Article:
Book Review: Ling Ma's Severance

A few weeks ago, I finished reading Ling Ma’s Severance for a pop culture class. A narrative revolving around a global pandemic, Severance weaves a story world in which some fungal virus drives those infected to become “fevered,” existing in zombified states marked by obsessive repetition and mindlessness. Reading this book in the era of COVID-19 felt uncanny; released only two years ago, Ma seems to anticipate the nuances of a pandemic-driven life. Her protagonist, Candace Chen, navigates loneliness, grief, and chaos while finding meaning in small bits of normalcy, gaining agency as she reclaims her right of choice. In many ways, reading Severance was comforting. It inspired me to keep hardship in perspective, to seek beauty in the small things while taking accountability for my own life. Most interestingly, Severance invited me to reflect on memory and the ways in which the past operates in the present moment.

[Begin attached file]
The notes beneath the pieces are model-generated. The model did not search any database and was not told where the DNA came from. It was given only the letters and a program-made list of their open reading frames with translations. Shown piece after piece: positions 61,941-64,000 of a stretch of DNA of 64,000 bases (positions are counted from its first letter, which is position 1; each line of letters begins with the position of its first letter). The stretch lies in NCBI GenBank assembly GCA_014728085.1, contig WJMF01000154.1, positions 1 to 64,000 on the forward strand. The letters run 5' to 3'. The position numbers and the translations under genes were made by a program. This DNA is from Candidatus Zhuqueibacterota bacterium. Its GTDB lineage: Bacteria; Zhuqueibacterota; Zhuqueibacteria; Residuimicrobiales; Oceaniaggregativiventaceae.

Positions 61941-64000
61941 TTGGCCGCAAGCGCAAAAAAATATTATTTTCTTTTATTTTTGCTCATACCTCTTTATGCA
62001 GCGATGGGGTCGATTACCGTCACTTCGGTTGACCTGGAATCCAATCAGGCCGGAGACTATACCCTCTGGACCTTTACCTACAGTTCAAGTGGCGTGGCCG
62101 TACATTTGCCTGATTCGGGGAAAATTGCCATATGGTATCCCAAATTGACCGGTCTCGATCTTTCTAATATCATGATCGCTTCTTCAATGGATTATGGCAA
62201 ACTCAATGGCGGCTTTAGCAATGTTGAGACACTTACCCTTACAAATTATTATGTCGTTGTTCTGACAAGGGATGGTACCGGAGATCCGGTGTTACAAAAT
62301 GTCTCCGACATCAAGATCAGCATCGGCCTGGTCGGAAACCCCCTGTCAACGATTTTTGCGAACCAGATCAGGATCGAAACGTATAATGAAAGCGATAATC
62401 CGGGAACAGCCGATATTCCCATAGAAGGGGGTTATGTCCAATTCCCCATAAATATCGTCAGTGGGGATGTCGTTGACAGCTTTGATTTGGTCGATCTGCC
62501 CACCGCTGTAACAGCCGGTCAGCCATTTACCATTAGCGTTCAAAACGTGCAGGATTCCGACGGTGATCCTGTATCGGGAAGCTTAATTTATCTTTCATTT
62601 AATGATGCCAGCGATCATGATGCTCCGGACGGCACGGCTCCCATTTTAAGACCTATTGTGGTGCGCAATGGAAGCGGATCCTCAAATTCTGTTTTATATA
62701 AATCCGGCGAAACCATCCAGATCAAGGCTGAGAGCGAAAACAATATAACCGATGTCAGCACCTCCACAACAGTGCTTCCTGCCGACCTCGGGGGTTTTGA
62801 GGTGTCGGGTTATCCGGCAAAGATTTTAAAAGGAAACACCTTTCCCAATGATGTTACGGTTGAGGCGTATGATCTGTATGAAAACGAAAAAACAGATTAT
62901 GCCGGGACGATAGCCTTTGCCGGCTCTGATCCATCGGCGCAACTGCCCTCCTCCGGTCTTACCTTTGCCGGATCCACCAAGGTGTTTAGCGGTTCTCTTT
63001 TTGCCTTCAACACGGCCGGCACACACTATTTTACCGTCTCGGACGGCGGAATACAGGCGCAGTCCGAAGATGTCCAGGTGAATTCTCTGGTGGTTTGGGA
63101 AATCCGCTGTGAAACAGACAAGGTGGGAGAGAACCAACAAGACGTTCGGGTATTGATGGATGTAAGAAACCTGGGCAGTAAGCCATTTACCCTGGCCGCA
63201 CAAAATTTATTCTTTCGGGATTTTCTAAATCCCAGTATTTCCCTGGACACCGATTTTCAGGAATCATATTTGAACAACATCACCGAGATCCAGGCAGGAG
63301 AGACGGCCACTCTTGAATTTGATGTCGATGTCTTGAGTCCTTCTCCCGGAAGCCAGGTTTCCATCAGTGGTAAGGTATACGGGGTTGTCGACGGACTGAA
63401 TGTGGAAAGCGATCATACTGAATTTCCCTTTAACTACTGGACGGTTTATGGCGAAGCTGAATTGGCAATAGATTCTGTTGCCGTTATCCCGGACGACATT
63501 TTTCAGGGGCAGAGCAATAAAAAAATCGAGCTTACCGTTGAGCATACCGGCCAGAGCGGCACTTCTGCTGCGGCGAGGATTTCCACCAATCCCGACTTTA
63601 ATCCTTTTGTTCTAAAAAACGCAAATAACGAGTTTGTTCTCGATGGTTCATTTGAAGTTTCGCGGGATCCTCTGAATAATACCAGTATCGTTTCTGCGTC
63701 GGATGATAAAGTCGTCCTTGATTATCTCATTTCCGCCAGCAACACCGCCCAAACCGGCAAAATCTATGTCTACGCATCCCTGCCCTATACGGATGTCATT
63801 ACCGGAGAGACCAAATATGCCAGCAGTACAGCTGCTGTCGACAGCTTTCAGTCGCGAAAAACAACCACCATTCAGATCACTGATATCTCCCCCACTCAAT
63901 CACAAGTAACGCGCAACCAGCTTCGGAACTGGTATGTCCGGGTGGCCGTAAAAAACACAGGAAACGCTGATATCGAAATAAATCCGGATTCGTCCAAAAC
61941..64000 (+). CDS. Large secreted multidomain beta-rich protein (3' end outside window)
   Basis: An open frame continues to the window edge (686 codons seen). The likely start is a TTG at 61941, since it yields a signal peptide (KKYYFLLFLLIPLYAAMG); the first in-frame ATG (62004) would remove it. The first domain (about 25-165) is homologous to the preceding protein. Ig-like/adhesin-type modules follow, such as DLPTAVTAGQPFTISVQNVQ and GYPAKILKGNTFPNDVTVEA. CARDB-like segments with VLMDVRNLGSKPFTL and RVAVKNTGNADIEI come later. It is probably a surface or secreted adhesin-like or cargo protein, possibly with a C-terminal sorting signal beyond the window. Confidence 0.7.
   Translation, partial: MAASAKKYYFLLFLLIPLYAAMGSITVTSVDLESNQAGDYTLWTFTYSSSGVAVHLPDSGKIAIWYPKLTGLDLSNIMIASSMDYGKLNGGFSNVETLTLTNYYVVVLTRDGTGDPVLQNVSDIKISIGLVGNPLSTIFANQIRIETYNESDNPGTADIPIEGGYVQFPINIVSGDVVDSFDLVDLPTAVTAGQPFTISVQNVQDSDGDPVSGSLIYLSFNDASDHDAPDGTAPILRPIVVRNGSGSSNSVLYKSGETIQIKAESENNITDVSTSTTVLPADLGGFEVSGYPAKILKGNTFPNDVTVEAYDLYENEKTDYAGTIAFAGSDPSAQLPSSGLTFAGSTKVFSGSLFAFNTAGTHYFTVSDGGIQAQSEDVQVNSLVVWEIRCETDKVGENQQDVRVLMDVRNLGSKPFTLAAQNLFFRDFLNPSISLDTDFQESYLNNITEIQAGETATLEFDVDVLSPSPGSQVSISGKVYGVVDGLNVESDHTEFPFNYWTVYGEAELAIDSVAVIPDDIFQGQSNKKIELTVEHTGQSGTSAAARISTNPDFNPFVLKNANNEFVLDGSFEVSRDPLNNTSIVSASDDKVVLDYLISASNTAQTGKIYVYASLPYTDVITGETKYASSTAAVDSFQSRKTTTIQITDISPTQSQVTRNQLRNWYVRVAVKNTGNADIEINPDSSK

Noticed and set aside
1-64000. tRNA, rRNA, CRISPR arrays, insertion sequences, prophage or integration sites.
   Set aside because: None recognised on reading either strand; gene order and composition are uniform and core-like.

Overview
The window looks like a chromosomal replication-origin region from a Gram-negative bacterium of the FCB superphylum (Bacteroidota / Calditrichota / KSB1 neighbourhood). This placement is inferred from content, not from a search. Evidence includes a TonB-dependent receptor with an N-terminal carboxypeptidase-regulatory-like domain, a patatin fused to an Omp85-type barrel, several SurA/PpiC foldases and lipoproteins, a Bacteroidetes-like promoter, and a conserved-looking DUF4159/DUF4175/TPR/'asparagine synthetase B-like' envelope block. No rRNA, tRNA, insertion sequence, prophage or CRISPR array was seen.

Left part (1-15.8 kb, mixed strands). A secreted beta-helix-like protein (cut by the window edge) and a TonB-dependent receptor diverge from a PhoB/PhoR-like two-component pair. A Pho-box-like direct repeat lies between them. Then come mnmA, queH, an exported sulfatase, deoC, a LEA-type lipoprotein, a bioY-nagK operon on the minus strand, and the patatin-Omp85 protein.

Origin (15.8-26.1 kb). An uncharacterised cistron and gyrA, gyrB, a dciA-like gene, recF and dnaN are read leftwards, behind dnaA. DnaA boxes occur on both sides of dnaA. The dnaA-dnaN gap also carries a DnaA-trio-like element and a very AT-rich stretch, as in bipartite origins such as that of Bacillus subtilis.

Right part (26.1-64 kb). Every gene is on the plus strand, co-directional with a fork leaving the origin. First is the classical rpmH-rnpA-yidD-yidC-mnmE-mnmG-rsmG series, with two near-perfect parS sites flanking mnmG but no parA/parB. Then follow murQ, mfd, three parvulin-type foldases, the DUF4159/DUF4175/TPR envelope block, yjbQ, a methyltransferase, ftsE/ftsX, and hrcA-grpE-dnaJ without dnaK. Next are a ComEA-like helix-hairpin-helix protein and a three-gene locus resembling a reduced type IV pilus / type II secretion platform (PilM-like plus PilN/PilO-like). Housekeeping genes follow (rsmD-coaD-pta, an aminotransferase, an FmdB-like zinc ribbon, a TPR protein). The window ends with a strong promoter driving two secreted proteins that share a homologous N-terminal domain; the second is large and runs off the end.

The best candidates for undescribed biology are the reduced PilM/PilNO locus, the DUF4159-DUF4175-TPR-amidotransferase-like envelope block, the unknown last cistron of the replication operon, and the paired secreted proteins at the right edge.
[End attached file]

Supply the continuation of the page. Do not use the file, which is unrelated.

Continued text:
Towards the end of the novel, Candance drives through Chicago’s lifeless streets while ruminating on a past lover, one from the pre-pandemic period. She expresses, “I must have been deep in his reminiscing, his intricate, lacelike memories inlaid in me.” This sentiment resonated deeply; reading these words, I found myself considering how emotional intimacy flourishes through memory, through one's subconscious ability to absorb and understand the experiences of loved ones on such a profound level that realities intertwine. It's rather lovely, in a bittersweet kind of way, a testament to nonlinear time and space. Through engaging with these nostalgic reflections, Ling Ma intricately explores loss and hope in a disordered world, offering readers insight into the transcendence of memory and the power of perception. In a reality riddled with uncertainty, where timelines can change in a matter of seconds, Severance has a lot to teach us about both perseverance and introspection.